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Church History Diagram

Below is a basic graphic depiction followed by a cursory explanation of the two thousand year history of the Church. It gives you a general idea of how the Church has experienced schisms and division over the centuries. The remarks conclude with the prophetic direction that God has for the Church, showing the great hope that still exists for the followers of Christ.


Early Christianity
Councils in the
    Fifth Century
The Great Schism
The Reformation
The Great Revival
The Great Hope

(This graphic may be found on wikipedia.com and is free for distribution under the GNU license. If you want to study Church history in detail, click here. Please note that we do not endorse outside web sites and may not agree with some of the information presented.)

The explanation below generally follows the manner of division depicted in the graph above. The graph does not necessarily show the beginnings of trends or movements and, therefore, does not exactly align to the prophetic seven churches in Revelation chapters 1-3. However, this is an excellent presentation of the results of the major divisions that have occurred.

Here is a summary list of the actual points of division:

  • Early Orthodoxy followed by Constantine's Roman Catholic Church (before AD 431)
  • Nestorians (AD 431)
  • Oriental Orthodox (AD 451)
  • Eastern Orthodoxy (11th Century)
  • Eastern Rites (Middle Ages) - Eastern Churches that remained in fellowship, or renewed fellowship, with Western Roman Catholicism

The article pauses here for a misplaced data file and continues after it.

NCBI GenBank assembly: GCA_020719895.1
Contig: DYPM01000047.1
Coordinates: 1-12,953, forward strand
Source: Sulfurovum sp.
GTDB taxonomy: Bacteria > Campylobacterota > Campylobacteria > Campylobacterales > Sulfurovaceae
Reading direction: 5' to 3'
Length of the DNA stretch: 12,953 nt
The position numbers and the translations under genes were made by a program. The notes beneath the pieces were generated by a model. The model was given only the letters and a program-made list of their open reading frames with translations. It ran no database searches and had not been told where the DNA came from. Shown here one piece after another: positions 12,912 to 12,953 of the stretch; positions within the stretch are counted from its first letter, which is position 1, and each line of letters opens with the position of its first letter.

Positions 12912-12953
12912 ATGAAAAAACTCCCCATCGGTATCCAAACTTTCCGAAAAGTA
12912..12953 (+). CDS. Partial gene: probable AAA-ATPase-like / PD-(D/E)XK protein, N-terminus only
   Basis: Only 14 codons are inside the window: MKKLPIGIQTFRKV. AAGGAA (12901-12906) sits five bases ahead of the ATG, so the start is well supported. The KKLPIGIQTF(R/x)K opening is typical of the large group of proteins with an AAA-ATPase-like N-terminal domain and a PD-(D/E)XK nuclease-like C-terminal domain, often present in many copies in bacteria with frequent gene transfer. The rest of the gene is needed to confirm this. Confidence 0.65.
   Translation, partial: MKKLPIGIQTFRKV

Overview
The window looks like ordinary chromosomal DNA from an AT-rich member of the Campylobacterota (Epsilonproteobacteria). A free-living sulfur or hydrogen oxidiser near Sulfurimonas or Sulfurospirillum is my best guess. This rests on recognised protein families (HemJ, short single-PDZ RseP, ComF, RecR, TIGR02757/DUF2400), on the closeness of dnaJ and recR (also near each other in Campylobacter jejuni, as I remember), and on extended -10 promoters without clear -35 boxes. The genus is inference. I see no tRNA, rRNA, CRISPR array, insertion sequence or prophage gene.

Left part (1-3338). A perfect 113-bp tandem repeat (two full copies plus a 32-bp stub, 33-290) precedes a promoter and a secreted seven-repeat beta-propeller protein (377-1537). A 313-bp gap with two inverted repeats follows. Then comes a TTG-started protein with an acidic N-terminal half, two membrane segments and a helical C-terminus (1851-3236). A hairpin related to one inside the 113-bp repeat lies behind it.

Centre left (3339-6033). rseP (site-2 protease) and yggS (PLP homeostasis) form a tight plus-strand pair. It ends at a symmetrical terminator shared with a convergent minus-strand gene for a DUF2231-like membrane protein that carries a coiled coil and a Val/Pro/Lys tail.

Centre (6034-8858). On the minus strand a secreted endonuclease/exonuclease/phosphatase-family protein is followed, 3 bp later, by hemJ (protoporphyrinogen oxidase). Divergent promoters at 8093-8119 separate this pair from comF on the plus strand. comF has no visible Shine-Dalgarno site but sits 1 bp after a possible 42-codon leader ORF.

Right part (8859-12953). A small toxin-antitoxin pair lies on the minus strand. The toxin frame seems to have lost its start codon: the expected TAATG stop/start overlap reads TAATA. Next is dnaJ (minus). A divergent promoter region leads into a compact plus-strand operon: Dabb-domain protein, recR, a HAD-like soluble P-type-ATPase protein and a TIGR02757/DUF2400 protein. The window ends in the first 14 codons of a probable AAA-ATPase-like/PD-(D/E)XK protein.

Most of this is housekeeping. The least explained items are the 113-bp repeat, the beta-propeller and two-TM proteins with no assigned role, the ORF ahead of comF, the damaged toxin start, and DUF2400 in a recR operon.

• Protestantism, Anabaptism, Anglicanism (AD 1517-1648; Protestant Reformation)
  • Restorationism (18th Century)
  • Pentecostalism (19th Century; not included on chart)

Early Christianity

The Lord Jesus Christ ministered from three to three and a half years, was crucified, resurrected, and ascended to Heaven. Ten days after His ascension, on the Jewish feast day of Pentecost, the Holy Spirit fell upon the disciples and other believers gathered in an upper room of a building in Jerusalem. It was the beginning of the Church Age.

The Holy Spirit empowered the believers of the first century, and Christianity spread to many parts of the Roman Empire. But the Church generally lost its immediate dependency on the Holy Spirit, and the manifestations of power lifted for the Church at large around AD 90; though manifestations continued to occur in places for some time.

From about AD 64 to 312, the Church underwent pressure from two major evil sources. Outside pressure came in the form of horrible persecution by the government of Rome. Inside pressure developed through the false teachings of the "wolves in sheep's clothing"—the Gnostics.

When the Roman general Constantine came to the throne, he not only legalized Christianity but made it the religion of the Empire (Roman Catholic Church). He did this to help bring unity and strength to society in order to preserve the Roman Empire from being overtaken by the foreign barbaric tribes who had already been causing problems. The strategy worked. The military Western Roman Empire lasted until AD 475.

However, Constantine did not fully comprehend the nature the Christian message. Coming from a pagan background he was superstitious. And though over the years he gradually began to grasp the difference, it was because of his misunderstanding and of his needs for the empire that he fostered a political Church. This became the basis of the Church of the Middle Ages and the State-sponsored churches of the Protestant Reformation.

It should be noted that some minor Christian groups did not align themselves with the Roman Church. Constantine only supported the Catholic church because it suited his view and need, at least in part, for a hierarchical structure that would sustain the empire.